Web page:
Before Nadiya Hussain won season six of “The Great British Bake Off,” she was a stay-at-home mom with plans to be a social worker. But since her big win, she’s hosted eight TV shows and written a dozen books, including her latest, “Nadiya Bakes,” which is also the name of her Netflix show.
Hussain is British-Bangladeshi, and her dad spent his entire career running and owning Indian restaurants.
“I would always argue with him and say, ‘Why are you serving this stuff? It’s so bland,'” Hussain said. “I mean, it was tasty but it wasn’t what we ate at home. I was like, ‘Dad, why don’t you give people the real stuff? Like, give them the real korma the way mum cooks it.’ And he was was like, ‘No, the world isn’t ready for that.’ Part of me thinks he wasn’t brave enough to make the change. He said, ‘Nobody will eat that and I need to pay the bills.'”
Most Indian restaurants in the United States have the exact same menu. You know it: chicken tikka masala, butter chicken, vindaloo and tandoori, naan. But these menus don’t reflect India’s widely varied cuisine that differs from state to state. Many immigrants, including Hussain’s dad, had to water down or invent new dishes that their western customers would eat. But those homogenous menus are frustrating for some Indian immigrants.
“One thing that we noticed when we lived in New Jersey, Cincinnati, Boston, Pittsburgh, and then finally Seattle was that we didn’t feel like there was any food that really represented what we grew up with,” said Seattle’s Uttam Mukherjee, who grew up in Calcutta.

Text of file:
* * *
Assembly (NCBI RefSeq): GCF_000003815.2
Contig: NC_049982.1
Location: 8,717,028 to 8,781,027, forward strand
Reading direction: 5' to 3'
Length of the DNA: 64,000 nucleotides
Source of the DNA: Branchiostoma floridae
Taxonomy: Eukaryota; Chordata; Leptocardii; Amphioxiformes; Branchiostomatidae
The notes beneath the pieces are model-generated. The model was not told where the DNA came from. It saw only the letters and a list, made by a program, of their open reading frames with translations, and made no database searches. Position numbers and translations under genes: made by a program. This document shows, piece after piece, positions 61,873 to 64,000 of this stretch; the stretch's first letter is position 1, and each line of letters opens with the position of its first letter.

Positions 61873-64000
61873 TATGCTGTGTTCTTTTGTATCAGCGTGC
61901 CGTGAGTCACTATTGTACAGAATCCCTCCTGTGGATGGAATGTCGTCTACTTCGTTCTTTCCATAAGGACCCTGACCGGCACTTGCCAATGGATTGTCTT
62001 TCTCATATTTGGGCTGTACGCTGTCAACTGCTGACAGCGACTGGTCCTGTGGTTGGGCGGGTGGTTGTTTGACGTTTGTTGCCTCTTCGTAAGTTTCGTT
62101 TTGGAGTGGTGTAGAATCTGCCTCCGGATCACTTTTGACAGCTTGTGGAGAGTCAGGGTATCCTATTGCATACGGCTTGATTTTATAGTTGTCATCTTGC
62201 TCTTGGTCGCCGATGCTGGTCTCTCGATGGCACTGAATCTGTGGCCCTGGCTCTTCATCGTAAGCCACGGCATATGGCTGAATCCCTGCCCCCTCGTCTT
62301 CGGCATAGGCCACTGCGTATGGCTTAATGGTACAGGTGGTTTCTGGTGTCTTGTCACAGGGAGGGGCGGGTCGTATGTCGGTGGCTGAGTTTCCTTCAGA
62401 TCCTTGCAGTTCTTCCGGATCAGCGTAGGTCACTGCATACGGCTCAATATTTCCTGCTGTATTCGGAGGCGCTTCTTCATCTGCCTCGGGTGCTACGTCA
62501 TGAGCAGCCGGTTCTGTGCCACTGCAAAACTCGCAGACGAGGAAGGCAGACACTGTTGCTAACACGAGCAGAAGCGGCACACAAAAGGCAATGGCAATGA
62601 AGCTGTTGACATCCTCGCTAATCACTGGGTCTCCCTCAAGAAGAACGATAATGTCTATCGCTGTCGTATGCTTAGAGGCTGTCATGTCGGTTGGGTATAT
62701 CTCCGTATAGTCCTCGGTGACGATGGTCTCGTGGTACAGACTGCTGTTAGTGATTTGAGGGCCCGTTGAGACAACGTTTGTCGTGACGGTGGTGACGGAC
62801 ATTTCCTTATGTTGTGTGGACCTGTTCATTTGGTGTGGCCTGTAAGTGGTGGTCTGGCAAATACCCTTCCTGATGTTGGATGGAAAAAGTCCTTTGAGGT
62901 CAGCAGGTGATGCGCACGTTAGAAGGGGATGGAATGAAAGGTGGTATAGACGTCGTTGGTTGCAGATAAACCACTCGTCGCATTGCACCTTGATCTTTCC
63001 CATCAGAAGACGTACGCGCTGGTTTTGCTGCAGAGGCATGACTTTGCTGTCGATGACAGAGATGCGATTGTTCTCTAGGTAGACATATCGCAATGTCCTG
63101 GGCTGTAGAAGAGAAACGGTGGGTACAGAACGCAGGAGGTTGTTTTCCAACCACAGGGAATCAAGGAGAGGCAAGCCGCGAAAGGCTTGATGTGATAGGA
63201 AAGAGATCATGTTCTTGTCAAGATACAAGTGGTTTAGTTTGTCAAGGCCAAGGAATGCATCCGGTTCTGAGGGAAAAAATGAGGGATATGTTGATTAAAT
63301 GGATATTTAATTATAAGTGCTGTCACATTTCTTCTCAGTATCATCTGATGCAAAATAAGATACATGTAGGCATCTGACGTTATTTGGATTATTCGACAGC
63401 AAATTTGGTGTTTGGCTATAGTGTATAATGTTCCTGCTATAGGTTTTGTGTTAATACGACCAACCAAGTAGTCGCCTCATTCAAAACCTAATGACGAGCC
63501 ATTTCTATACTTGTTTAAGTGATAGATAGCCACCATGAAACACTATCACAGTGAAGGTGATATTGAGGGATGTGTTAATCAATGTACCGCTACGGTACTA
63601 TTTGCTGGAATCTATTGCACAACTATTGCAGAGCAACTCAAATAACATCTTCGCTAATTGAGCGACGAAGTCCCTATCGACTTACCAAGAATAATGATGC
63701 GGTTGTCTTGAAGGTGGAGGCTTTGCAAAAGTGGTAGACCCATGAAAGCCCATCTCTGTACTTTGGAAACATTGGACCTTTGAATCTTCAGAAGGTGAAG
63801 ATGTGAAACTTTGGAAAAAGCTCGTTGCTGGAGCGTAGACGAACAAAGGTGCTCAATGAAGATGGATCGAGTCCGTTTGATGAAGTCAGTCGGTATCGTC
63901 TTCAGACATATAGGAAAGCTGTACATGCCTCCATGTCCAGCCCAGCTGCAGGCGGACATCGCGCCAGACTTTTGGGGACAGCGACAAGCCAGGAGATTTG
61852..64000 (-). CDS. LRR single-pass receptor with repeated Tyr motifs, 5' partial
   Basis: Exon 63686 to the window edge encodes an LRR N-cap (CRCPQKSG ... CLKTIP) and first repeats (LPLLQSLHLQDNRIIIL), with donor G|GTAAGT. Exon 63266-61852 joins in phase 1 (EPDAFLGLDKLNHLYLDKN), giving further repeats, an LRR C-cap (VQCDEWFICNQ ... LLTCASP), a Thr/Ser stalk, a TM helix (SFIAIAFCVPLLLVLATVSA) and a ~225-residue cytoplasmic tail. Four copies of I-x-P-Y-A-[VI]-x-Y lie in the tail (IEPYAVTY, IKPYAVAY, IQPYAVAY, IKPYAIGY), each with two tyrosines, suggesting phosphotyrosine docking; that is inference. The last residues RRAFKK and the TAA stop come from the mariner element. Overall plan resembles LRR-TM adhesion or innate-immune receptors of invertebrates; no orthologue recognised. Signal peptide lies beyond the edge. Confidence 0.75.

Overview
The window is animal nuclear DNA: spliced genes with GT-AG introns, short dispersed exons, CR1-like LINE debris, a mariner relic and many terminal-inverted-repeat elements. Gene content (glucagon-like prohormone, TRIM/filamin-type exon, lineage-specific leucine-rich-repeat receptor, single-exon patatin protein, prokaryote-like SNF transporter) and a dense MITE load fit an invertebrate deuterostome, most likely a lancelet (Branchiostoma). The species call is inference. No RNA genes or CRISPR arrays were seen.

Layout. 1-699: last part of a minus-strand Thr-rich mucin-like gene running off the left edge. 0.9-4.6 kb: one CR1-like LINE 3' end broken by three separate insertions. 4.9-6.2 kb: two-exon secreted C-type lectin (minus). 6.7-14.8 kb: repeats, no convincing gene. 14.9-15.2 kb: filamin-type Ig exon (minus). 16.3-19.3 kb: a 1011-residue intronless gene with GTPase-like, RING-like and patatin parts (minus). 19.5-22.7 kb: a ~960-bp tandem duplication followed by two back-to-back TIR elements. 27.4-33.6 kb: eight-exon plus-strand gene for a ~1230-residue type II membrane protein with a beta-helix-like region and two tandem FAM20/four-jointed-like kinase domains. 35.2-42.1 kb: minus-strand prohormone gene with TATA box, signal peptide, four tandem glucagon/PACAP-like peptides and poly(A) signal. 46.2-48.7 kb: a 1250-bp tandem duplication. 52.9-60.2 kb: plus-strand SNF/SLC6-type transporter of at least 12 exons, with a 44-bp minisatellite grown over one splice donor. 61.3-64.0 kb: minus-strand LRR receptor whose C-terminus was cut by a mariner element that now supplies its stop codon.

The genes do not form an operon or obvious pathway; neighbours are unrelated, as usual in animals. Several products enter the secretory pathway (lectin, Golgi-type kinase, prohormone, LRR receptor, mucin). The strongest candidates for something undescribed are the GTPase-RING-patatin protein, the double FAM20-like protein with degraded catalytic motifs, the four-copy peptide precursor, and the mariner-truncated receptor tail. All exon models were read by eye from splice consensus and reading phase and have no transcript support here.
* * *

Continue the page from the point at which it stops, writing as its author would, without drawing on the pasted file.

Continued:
So Mukherjee and his wife, Dr. Aakanksha Sinha, opened Spice Waala, an Indian street food restaurant, to showcase the cuisine they missed from home.
“There’s such a large Indian population in the U.S. and I think it’s sad that people don’t get to enjoy the food that they grew up eating,” Sinha said. “In Seattle, we went and ate at a food truck and I had a chicken tikka masala slash dal slash roti that was some morphed version of Indian food. When we have kids, I don’t want my kids growing up in this country thinking that this is Indian food.”
In fact, chicken tikka masala doesn’t exist in India; it’s a British invention.
At Spice Waala, they serve Indian snacks called chaat.
“The term essentially means to lick your fingers,” Sinha said.
And Kathi rolls.
“Kathi rolls are essentially the Indian equivalent of burritos, gyros,” Mukherjee explained.
It’s roti, thin Indian flatbread, rolled up with either spiced chicken, lamb, house-made paneer or potato, and garnished with green chutney and onions.
Unlike immigrants from past generations, Sinha and Mukherjee had more financial freedom to take a risk.
“Neither of us cooked professionally,” Sinha said. “I moved to the U.S. for my masters in social work. I finished up my PhD and I moved to Seattle as a professor at Seattle University. I quit my job with them and right now I’m senior director for research for Casey Family Programs. So still continuing to do more of the social work side and working here as well.”
Dr. Sinha just might be the most educated restaurateur in Seattle.
“A double masters and a PhD so, yes, I think so!” Mukherjee laughed. “I used to be a brand manager working in marketing for Procter & Gamble. I quit to do this full time.”
“It was a hobby for a very long time and we were like, this is too much work for it to be a hobby,” Sinha said.